IV. WEEKLY TOPICS AND
Part I: Setting the Stage
Aug. 29 Introduction to the course
Sept. 5 Presidential Nominations and Elections
Milkis and Nelson, pp. 30-34.
Pfiffner, pp. 6-11 and
V.O. Key, A Theory of Critical Elections, Journal of Politics (1955), pp. 3-11 only.
(Locate at www.jstor.org using an NIU Internet connection).
Sept. 12 Party Realignment and Presidential Leadership
Bibby, "The Party Battle in
Skowronek, Presidential Leadership in Political Time. (e-reserves)
Part II: The Presidency in the 18th and 19th Centuries
Sept. 19 The Presidency in the Constitution
Milkis and Nelson, Ch. 1-2.
Federalist Papers #48 (paragraphs 1-3), #51 (paragraphs 1-5) and #69 (all).
Charlie Savage, Bush Could Bypass New Torture Ban, Boston Globe article at:
Sept. 26 Implementing the Presidency: The Federalists and the Jeffersonians
Milkis and Nelson, Ch. 3-4.
Oct. 3 Presidential Leadership in the Jacksonian Era; The Rise of Lincoln and the Republican Party
Milkis and Nelson, Ch. 5-6.
Skowronek, review pp. 127-133 (
Oct. 10 The 19th Century Reaction Against Presidential Power and the Re-emergence of Strong
Presidential Leadership in the Progressive Era
Milkis and Nelson, Ch. 7-9.
Oct. 17 Midterm Exam
Part III: The Modern Presidency
Oct. 24 Last Gasps of the Deferential Presidency; The Rise of the New Deal and the Modern Presidency
Milkis and Nelson, Ch 10 and
Skowronek, review pp. 127-129, 134-137 (FDR).
Oct. 31 Organizing the Presidency in the Post-WW II, New Deal Era
Pfiffner, Ch. 4-5.
Skowronek, review pp. 137-139, 145-151 (JFK), and pp. 151-153, 157-163 (Carter).
Nov. 7 The President as Legislative Leader; Going Public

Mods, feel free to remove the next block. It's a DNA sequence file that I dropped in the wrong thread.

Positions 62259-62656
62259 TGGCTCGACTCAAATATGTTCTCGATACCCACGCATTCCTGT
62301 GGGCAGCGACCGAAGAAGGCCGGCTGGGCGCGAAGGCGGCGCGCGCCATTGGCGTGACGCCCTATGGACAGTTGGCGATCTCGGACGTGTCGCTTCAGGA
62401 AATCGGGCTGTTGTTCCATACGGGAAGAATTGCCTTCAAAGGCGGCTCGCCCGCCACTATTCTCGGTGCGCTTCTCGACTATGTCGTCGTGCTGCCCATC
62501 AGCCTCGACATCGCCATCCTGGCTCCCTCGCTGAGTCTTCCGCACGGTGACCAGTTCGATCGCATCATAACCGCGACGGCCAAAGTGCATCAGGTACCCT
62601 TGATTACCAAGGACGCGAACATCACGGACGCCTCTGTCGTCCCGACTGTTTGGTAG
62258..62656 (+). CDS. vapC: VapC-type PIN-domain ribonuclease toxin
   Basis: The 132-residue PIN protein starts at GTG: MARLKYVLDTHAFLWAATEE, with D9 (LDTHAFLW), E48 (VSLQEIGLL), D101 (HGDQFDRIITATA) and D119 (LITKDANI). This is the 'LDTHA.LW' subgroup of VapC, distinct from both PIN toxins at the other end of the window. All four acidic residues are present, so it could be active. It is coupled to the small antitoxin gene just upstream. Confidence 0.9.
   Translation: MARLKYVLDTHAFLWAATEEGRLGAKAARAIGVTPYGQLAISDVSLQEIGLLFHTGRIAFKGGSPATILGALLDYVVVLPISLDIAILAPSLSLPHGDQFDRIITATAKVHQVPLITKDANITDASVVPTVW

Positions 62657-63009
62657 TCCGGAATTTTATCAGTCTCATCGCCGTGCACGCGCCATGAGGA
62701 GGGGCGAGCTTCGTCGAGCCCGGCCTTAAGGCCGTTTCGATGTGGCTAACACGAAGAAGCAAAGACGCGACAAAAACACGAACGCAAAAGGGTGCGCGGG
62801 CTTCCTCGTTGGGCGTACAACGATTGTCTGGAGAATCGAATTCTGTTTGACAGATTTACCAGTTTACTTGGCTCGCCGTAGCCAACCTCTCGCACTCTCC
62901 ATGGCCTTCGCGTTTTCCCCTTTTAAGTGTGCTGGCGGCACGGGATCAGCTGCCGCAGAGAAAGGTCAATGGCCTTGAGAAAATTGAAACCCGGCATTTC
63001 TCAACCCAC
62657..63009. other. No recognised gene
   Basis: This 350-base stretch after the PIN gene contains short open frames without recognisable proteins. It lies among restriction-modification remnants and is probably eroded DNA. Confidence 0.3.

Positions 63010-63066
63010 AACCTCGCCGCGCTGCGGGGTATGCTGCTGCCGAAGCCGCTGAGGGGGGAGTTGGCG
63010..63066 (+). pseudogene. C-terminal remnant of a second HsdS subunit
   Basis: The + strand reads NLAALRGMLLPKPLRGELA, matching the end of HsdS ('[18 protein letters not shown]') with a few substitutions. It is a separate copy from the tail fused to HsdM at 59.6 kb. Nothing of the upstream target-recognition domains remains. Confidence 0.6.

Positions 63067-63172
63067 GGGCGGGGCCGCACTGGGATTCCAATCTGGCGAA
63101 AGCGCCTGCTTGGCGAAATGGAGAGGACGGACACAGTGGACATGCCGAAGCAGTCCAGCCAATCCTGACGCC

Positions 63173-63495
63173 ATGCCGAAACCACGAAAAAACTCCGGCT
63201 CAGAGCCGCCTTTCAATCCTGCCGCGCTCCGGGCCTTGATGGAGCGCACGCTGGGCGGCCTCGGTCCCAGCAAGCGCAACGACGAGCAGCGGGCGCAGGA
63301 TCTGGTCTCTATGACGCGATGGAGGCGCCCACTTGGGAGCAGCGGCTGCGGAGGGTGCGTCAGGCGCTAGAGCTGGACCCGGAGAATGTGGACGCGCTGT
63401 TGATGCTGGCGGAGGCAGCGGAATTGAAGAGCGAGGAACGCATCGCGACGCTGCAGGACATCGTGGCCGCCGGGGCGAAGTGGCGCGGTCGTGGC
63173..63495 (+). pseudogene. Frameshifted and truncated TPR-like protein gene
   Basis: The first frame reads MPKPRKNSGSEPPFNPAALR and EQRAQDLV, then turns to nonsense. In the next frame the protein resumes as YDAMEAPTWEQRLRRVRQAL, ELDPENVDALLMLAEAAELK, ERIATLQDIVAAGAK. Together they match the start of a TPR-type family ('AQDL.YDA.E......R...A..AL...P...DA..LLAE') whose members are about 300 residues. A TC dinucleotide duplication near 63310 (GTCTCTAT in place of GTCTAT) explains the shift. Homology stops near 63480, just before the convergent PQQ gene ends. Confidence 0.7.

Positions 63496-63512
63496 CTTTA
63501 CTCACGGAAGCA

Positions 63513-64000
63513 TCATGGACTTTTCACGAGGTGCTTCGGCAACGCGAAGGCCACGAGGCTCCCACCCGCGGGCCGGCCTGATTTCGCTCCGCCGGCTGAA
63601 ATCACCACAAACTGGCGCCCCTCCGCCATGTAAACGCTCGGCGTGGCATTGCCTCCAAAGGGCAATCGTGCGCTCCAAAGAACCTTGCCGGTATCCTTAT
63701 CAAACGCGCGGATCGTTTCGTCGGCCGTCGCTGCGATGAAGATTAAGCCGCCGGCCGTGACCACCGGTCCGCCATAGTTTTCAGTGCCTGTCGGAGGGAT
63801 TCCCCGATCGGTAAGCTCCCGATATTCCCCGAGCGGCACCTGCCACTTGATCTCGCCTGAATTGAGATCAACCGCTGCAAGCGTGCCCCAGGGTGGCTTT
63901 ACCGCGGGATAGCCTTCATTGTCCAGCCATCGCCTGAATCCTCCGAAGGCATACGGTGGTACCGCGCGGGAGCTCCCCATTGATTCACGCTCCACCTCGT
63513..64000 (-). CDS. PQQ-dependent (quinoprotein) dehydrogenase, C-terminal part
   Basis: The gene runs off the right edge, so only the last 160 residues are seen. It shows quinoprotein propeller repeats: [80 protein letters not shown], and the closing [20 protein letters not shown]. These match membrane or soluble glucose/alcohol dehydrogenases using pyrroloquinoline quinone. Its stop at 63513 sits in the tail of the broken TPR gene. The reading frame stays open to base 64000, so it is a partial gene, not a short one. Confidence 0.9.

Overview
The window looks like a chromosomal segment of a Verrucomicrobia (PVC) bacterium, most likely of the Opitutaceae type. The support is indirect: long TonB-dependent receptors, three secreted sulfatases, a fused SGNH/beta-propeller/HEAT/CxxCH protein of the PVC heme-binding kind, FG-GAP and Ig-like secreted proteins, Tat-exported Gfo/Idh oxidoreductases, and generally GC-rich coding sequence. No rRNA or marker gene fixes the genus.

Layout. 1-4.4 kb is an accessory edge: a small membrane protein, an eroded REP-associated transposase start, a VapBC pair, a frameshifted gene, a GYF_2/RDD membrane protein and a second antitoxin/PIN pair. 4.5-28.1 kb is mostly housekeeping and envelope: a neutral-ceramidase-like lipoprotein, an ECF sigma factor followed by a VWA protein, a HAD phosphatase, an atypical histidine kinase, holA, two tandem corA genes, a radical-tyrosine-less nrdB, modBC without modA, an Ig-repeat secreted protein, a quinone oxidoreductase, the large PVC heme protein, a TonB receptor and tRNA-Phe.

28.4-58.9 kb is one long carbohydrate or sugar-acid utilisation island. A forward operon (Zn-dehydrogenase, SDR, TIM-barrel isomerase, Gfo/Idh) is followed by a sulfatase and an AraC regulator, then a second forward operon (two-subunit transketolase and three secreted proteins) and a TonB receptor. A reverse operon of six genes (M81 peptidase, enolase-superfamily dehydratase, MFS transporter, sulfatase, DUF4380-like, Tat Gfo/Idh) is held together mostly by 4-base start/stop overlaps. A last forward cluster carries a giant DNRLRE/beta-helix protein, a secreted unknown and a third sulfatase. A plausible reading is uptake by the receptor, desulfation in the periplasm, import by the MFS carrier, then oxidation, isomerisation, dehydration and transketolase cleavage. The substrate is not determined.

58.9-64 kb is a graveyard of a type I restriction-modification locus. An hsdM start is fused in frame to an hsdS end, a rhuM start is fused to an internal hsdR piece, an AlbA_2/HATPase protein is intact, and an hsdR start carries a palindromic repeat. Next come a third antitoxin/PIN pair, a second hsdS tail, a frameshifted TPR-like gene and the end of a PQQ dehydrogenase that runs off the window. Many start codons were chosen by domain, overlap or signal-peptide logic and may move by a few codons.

Nov. 14 The President and National Security I
Milkis and Nelson, review pp. 282-304 (HST and Eisenhower confront the Cold War); and
pp. 322-323 (LBJ and
Youngstown Co. v. Sawyer (1952). Locate at www.findlaw.com/casecode/supreme.html using
the Party Name Search box. Read the opinion of the Court by Justice Black and give a close
reading to the concurring opinion by Justice Jackson (scroll down to find it).
Peter W. Galbraith, Mindless in
Nov. 21 The President and National Security II: The War on Terror
Erwin Chemerinsky, Speakers Cornered, at www.slate.com/id/2146477
Akhil Reed Amar, Stealing First, at www.slate.com/id/2146007
George F. Will, No Checks, Many Imbalances, (e-reserves)
Erwin Chemerinsky, Every Executive Needs a Limit, at www.slate.com/id/2147955
Stuart Taylor, Wiretap: How To Fix FISA, locate at www.nationaljournal.com
Nov. 28 The President and National Security III: The War on Terror
Greenwald, Ch. 2-3 in How Would a Patriot Act?
Excerpt from Hamdi v. Rumsfeld (2004). (e-reserves)
David Cole, Why the Court Said No [in Hamdan v. Rumsfeld, 2006].
Locate at www.nybooks.com/articles/19212
John Sifton, Criminal, Immunize Thyself, at www.slate.com/id/2147585
Harvey Mansfield, The Law and the President, locate online at:
Dec. 5 Abuse of Power and Reputation
Dec. 12 FINAL EXAM In this classroom from 6:00 7:50.